Students and staff at Perth College claim they felt under pressure to return to campus.
The Highlands and Islands Student Association, the student body representing the Fair City institution, said the country’s undergrads were being unfairly blamed for the spread of Covid-19, arguing that the finger should instead be pointed at “those that are putting economics ahead of public health”.
And two members of staff at Perth College – part of the University of Highlands and Islands – have also told The Courier they felt “pressed” to get back to work, questioning the safety of having 700 people on campus at one time.
The college said safeguarding its staff and students was paramount, and insisted that Scottish Government guidelines were being followed.
At the weekend when students were banned from going to – or working at – pubs and restaurants, the Association president, Florence Jansen, spoke out, claiming the escalation of cases in Scotland was bound to happen given decisions made across the sector.
She said: “Many of our students would not have returned to their accommodation if they had not been encouraged to do so by the government, and especially if they thought that they would not be allowed to return home.
“Despite this, our students are doing their very best given the current circumstances, and their welfare is our main priority as always.
“What has to be remember is that students are just normal people.
“They need to follow the guidance like everyone else and are not to blame for the escalation of cases across the country.
“The Scottish Government applying different regulations to students over and above the rest of the adult population is deeply concerning, and the additional guidance is only contributing to confusion over guidelines.
“We need to protect our students and communities now more than ever. Many rely on work in the hospitality industry for their income, and the ongoing challenges of Covid-19 are taking a major toll on students’ mental health and wellbeing.”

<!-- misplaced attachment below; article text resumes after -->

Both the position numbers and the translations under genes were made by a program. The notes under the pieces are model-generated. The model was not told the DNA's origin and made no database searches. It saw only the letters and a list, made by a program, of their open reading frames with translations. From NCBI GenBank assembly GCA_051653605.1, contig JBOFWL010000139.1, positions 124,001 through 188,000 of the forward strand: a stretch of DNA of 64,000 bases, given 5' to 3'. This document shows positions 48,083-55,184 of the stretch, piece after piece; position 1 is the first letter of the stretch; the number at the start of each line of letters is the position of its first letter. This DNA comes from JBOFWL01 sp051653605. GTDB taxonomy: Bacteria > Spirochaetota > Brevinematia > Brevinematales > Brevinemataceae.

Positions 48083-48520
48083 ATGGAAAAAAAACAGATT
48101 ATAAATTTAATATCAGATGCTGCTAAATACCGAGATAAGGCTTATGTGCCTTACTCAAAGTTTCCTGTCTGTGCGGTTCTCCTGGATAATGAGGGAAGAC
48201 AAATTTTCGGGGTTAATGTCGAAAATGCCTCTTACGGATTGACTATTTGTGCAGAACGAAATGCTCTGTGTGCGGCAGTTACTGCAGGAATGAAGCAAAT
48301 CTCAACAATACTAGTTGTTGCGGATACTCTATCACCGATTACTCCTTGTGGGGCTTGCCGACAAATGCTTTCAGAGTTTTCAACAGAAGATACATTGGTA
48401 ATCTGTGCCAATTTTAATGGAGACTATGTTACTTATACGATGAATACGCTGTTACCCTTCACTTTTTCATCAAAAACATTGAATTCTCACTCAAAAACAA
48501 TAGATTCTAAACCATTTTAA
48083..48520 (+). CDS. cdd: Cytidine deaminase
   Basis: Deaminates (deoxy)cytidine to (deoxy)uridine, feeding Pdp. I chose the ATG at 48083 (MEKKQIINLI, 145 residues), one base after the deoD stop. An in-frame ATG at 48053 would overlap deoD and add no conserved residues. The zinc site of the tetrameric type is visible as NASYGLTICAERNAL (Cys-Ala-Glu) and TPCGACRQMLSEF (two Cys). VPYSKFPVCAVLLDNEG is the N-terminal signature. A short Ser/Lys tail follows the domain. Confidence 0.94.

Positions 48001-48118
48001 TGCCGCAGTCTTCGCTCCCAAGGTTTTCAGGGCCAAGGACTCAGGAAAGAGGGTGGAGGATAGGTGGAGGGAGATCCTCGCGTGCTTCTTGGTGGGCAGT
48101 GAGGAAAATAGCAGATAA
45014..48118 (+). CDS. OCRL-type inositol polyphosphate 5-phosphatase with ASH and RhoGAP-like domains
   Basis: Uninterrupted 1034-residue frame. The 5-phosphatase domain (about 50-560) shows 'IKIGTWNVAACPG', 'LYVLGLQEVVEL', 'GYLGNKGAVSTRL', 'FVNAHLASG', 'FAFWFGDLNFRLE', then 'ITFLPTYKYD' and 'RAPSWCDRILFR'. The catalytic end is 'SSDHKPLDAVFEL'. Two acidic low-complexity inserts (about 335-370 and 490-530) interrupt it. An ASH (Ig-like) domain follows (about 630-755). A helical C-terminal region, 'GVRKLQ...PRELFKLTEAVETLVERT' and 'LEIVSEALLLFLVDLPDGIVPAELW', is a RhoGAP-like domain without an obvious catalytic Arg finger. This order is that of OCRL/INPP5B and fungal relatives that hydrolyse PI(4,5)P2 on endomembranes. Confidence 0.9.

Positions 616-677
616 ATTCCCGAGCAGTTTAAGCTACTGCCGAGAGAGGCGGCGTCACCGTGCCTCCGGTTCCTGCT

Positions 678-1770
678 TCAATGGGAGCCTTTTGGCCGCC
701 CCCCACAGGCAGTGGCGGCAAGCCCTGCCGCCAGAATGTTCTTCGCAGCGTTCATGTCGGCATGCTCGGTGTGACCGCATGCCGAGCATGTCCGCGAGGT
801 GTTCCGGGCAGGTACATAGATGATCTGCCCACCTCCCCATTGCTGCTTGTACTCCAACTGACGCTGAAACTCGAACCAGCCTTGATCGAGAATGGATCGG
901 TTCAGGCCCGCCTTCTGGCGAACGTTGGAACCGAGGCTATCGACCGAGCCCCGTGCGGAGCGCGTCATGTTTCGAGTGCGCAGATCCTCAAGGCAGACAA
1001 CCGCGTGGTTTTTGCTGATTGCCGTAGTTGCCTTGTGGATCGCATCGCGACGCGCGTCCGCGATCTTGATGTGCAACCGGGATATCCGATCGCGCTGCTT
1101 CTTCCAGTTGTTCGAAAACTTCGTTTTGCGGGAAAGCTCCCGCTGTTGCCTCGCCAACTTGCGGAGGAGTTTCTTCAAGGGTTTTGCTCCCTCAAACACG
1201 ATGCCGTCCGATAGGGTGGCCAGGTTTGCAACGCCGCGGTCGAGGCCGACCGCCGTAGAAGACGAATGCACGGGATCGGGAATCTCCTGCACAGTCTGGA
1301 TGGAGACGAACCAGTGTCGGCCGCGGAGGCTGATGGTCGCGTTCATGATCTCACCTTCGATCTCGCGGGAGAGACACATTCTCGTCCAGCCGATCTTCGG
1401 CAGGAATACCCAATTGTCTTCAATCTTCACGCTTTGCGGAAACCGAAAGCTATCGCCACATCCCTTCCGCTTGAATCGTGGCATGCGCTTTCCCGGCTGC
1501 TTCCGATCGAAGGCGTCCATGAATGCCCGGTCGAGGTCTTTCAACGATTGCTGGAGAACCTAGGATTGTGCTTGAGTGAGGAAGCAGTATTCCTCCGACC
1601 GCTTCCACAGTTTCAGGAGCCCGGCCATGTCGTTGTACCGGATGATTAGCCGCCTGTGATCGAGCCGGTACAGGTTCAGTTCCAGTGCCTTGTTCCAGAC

The association is now calling for targeted support for students who are isolating and increased mental health aid for those in need.
“If blame is being apportioned it should be to those that are putting economics ahead of public health,” Ms Jansen said.
A staff member at Perth College told The Courier that they and other employees were worried about going back to work.
“I feel that this has reached the stage where staff are being asked to sacrifice their own health and well-being in the name of ‘student support,'” they said.
A college spokeswoman said safety measures on campus include wearing masks and using track and trace where social distancing cannot be guaranteed.
She added: “Whether staff are on campus or continuing to work from home, we appreciate everyone’s continued hard work and support to deliver a good service for our students as we balance face to face teaching and support services alongside our online and remote services.
“Making our students feel welcome and being able to support them to achieve is key to their learning journey and achievements and we strive to support them at every opportunity, while ensuring the safest possible environment.”